“When we first started, there were tons of resistance. It was primarily because the porn industry diluted the vibrator’s image. The men mainly perceived vibrators as the huge thing in their “movies”, and the women were socially reserved,” explained Dema, “People need to understand that the vibrator was once solely meant for medical purposes, and Vibease is here to provide better sexual health wellness.” Pushing Vibease’s sincere notion towards the women, Dema also shared that the slick design of Vibease was carefully shaped under the eyes of experts and professionals. “The original design did not include any insertion action and it never will. We had experts who told us that men’s simulation were mainly due to visual sights, while women were more delicate and emotional, leading to a desire for sensitivity and personal fantasies. So what we have provided is a gadget is that more fun, and has facts, data and statistics backing it up,” he said.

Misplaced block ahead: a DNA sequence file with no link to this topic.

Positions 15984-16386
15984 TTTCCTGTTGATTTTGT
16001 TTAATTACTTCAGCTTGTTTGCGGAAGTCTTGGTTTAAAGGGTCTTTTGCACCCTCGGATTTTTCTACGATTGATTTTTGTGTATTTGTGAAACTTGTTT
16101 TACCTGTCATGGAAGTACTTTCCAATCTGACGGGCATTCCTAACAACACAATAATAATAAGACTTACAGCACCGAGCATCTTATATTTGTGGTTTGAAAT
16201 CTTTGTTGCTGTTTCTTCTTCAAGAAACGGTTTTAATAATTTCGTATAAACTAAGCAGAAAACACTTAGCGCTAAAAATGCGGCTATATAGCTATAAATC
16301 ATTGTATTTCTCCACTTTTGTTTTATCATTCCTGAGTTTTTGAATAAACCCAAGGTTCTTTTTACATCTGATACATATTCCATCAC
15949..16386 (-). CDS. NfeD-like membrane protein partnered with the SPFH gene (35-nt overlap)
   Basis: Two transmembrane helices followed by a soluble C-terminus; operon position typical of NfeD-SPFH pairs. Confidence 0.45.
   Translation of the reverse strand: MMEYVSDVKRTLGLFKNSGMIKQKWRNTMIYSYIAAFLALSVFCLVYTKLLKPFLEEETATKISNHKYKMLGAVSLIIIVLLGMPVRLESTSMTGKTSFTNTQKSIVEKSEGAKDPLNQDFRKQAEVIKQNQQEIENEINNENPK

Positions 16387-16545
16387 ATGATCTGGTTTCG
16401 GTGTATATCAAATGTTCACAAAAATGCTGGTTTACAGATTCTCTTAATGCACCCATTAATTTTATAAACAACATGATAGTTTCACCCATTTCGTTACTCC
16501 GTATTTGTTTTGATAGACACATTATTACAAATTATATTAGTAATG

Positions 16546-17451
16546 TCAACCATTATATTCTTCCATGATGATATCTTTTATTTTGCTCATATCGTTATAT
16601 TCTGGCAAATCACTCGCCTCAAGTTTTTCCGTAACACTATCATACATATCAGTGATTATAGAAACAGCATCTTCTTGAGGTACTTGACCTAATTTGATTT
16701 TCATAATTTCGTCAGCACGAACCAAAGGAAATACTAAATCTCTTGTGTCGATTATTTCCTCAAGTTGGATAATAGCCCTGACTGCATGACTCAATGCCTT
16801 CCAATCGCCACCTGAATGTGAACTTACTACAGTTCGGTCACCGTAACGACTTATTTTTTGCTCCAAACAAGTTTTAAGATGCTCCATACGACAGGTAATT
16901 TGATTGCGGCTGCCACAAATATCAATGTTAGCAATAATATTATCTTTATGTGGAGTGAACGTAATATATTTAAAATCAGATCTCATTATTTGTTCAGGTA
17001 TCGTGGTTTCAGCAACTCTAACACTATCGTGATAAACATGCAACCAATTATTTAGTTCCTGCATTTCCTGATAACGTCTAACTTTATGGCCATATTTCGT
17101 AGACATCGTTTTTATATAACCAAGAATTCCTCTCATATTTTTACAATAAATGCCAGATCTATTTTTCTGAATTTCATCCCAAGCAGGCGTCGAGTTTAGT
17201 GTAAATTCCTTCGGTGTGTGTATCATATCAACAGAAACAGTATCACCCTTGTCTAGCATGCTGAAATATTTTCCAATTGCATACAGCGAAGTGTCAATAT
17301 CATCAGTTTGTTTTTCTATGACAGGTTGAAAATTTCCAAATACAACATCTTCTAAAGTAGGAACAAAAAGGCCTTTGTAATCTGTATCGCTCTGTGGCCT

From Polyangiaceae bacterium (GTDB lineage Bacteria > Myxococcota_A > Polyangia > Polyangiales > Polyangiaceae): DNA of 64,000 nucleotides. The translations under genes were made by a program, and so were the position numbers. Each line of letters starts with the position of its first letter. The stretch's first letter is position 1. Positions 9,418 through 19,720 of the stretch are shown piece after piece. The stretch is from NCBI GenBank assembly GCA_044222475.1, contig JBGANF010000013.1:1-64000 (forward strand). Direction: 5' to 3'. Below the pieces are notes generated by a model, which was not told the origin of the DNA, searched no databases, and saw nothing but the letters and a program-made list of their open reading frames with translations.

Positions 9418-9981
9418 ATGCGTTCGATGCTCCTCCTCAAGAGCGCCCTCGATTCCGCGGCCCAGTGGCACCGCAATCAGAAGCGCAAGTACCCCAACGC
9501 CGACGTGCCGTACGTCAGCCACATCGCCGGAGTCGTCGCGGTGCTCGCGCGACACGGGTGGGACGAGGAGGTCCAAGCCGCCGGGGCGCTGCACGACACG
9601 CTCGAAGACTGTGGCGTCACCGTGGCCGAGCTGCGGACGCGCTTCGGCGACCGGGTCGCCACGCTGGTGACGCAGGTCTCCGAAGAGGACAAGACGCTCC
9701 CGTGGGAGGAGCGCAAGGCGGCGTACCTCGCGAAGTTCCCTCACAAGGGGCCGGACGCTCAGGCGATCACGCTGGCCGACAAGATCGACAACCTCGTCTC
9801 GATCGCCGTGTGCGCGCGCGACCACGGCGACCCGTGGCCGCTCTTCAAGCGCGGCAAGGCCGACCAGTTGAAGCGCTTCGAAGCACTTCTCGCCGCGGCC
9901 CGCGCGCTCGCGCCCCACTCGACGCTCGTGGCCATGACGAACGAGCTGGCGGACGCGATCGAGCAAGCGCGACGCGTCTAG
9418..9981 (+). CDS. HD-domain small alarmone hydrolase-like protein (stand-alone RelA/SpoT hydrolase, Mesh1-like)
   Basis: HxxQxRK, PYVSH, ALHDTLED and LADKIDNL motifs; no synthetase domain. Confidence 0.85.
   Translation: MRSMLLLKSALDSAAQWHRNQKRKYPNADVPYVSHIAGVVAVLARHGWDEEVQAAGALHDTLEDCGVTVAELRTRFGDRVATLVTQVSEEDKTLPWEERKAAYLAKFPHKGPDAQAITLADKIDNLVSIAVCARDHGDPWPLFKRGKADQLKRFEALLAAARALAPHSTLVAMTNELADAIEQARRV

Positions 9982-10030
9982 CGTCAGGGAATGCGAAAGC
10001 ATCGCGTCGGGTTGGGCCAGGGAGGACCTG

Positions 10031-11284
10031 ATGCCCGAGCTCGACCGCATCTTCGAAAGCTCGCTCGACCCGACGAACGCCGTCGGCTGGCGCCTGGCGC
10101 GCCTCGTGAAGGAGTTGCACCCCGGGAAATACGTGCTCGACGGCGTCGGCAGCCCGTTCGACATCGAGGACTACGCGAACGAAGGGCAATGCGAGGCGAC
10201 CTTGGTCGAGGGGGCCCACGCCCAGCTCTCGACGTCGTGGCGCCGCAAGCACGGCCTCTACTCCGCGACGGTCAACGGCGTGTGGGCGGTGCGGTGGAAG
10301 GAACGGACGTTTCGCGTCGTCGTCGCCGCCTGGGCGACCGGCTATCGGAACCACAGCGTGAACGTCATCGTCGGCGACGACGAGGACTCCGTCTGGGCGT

Right now, Vibease is based between Singapore and San Francisco, with Dema often stationed at Shenzhen for periods of time to monitor the manufacturing process. He works closely with his team, Steven Kik and Hermione Way, and they all handle different aspects of Vibease, such as mobile/web development and the San Francisco headquarters. When it came down to the manufacturing process, Dema was familiar with the scene as he used to be a software engineer. “The satisfaction is entirely different, and the best part is that people actually want to use it,” he said. He went on to explain that most of the hardware startup founders sit together with the factory workers to ensure that the entire process is smooth. “There is no way you can tell them, “This is my product and this is what I want,” and expect magic to happen,” Dema emphasised, “All we have learnt about hardware is from the books big companies like Apple, Samsung and LG write, but amazing as they are, a small startup cannot afford it. For me, I learn from other founders how to navigate from China factories, and ensure the individuality and quality. I will always remember the day I saw Makerbot’s Zach Smith sitting in the assembly line of his factory.